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Official College Reports

Williams does a poor job of archiving its past. But, rather than complain, EphBlog is here to help! Below are some of the most important documents from the College’s recent history. We will update/review this list each year in January.

1962: The Angevine Report (pdf). This is the single most important Williams document of the last 100 years. It led to the elimination of fraternities at Williams. Isn’t it embarrassing that the College doesn’t host a copy of this report on its own servers?

2002: The MacDonald Report (pdf). This led to a dramatic decrease in the admissions preferences given to athletes. The College actively refuses to make this report publicly available.

2005: The Dudley Report (pdf) which led to the creation of Neighborhood Housing, the single biggest failure at Williams in the last few decades. Note also the CUL reports from 2001, 2002 and 2003 which paved the way to this disaster.

2005: Williams Alcohol Task Force Report. Sadly, I don’t have a pdf of this report. Does anyone? The issue of alcohol is a perennial one at places like Williams. Whatever committee tackles it next should start by reading this report. I think that this report was a follow up to the 2004 Report on Alcohol Policy (pdf).

2005: Diversity Initiatives. I think (but can’t find it right now) that the College does maintain a (pdf) of this report. The Record should do a story about what has happened in the last decade.

2007-2008: Self Study for Accreditation, Visiting Team Report, Response to Visiting Team Report, NEASC Final Letter.

2008: Waters Committee Report (doc) which led to the elimination of the Williams in New York program. Future historians might argue that this report was more important than the MacDonald report since it highlighted a turn inwards by Williams.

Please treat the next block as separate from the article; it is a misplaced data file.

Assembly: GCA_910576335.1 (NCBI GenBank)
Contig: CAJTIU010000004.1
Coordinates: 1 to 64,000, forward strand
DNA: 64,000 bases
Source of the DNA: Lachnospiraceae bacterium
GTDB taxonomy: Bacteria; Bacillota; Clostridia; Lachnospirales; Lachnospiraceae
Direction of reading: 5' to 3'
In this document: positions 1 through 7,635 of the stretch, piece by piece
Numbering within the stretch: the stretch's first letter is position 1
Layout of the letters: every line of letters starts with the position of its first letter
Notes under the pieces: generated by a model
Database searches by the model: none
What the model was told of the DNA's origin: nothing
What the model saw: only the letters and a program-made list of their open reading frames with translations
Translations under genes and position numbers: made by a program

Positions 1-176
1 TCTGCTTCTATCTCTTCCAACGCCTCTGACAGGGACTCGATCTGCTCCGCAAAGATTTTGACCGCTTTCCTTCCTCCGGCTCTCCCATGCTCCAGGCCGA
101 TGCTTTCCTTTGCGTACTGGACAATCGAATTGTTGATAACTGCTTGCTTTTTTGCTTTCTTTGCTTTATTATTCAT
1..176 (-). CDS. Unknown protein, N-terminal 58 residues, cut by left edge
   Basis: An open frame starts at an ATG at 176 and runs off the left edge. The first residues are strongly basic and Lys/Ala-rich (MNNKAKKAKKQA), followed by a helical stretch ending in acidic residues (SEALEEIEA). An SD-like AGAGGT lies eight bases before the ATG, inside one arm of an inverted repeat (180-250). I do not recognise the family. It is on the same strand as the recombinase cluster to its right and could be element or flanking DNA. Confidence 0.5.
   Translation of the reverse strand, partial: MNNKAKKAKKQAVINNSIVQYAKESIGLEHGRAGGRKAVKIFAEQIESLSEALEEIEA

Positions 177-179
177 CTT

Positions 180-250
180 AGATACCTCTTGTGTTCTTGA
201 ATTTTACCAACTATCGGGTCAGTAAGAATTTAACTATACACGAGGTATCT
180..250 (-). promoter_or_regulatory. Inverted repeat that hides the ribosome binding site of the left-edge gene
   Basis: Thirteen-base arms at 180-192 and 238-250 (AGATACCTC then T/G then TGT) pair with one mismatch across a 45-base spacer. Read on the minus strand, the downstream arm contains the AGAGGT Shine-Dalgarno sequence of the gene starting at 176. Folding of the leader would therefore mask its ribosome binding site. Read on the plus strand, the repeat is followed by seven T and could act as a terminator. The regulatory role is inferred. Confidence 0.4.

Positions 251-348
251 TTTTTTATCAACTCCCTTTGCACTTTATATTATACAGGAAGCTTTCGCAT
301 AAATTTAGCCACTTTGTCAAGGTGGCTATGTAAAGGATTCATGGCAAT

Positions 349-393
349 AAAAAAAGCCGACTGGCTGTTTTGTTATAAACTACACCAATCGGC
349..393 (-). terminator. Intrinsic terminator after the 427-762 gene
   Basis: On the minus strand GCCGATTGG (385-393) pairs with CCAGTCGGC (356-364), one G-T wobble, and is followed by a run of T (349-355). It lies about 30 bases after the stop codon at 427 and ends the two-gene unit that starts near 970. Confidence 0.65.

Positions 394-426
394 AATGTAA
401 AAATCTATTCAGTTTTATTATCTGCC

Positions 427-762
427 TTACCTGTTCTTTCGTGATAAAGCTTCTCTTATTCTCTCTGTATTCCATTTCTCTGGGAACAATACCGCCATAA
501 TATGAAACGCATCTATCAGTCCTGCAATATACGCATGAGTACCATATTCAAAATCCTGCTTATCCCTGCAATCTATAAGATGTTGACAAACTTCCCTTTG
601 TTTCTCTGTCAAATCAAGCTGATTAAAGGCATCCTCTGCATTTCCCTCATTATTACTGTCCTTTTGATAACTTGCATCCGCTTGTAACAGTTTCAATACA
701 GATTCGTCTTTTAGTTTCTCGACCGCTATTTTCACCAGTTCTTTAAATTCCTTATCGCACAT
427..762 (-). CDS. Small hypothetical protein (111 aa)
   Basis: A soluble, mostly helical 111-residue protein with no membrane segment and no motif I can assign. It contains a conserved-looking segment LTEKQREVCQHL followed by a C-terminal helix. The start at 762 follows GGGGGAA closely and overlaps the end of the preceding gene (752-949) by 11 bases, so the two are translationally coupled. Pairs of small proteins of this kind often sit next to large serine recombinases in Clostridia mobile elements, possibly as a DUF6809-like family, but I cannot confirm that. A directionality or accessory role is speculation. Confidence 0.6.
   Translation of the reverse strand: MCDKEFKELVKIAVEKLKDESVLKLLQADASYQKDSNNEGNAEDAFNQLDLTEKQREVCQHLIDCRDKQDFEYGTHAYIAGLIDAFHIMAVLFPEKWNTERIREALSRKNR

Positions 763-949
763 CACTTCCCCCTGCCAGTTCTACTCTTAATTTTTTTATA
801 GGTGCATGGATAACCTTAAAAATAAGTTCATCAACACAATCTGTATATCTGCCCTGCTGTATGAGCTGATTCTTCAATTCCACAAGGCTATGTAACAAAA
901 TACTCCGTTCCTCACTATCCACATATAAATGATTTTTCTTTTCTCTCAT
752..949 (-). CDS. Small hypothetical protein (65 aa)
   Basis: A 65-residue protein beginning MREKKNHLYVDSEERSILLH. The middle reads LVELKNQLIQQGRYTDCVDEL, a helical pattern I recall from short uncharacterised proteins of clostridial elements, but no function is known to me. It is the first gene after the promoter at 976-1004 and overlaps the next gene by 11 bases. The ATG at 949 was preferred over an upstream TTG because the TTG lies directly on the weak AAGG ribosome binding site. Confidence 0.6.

2012-2013: Accreditation Interim Report, NEASC Interim Report Response.

2016: Report on College Staffing.

2017: Financial Fundamentals.

2017: Self Study for accreditation.

There are other reports that should be added. Suggestions?

Special thanks to Provost Dukes Love, who is more committed to transparency that any other recent senior Williams administrator. If he were going to be Provost forever, I would not feel the need to maintain my own copies of many of these documents.

If we won’t remember Williams history, who will?

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#1 Comment By anonymous On October 26, 2017 @ 10:01 am

An interesting quote from the 2005 diversity report:

“• A lack of tolerance of diversity of thought in the classroom setting is an area of concern for some students. Many students expressed a wish that professors presented “both sides” more evenly, particularly in terms of liberal vs. conservative political views. Along with this, some people expressed resentment at being looked to as a “classroom spokesman” when the discussion involves something related to their own particular ethnicity, religion, political views, etc.”

Maybe the college could have become a leader on this front, instead of dead last.
https://heterodoxacademy.org/resources/guide-to-colleges/top-50-liberal-arts-colleges/

#2 Comment By abl On October 26, 2017 @ 11:46 am

I’ve heard largely (if weakly) positive things about the neighborhood system from students. It doesn’t seem to have become the sort of campus-defining change its creators appear to have hoped for–possibly because the administration made a number of compromises in service of its detractors very early on in its tenure–but that doesn’t make it a failure.

On the whole, the system does not appear to be particularly expensive. And, from my own personal experience as well as my (obviously) numerous interactions with fellow students during my time at Williams, its impacts–both positive and negative–were fairly restrained. As I see it, the system’s biggest impact on campus came via its decentralization of campus social planning. My understanding was that this was a central purpose of the program, and, if so, the changes brought about by the program at least during my time were by all means a smashing success (as campus-sponsored social planning improved fairly dramatically in quantity, quality, and diversity under the system).

I think we can all agree that many of its loftier goals were not achieved. But again, that does not make the system a failure, let alone a big failure.

#3 Comment By David Dudley Field ’25 On October 26, 2017 @ 1:34 pm

I’ve heard largely (if weakly) positive things about the neighborhood system from students

Huh? The Neighborhood System — the procedure outlined in Dudley’s report of assigning students to specific housing neighborhoods and forcing them to select housing only in those neighborhoods — has been dead for several years. There are some vestigial remainders but they play no meaningful role in student life.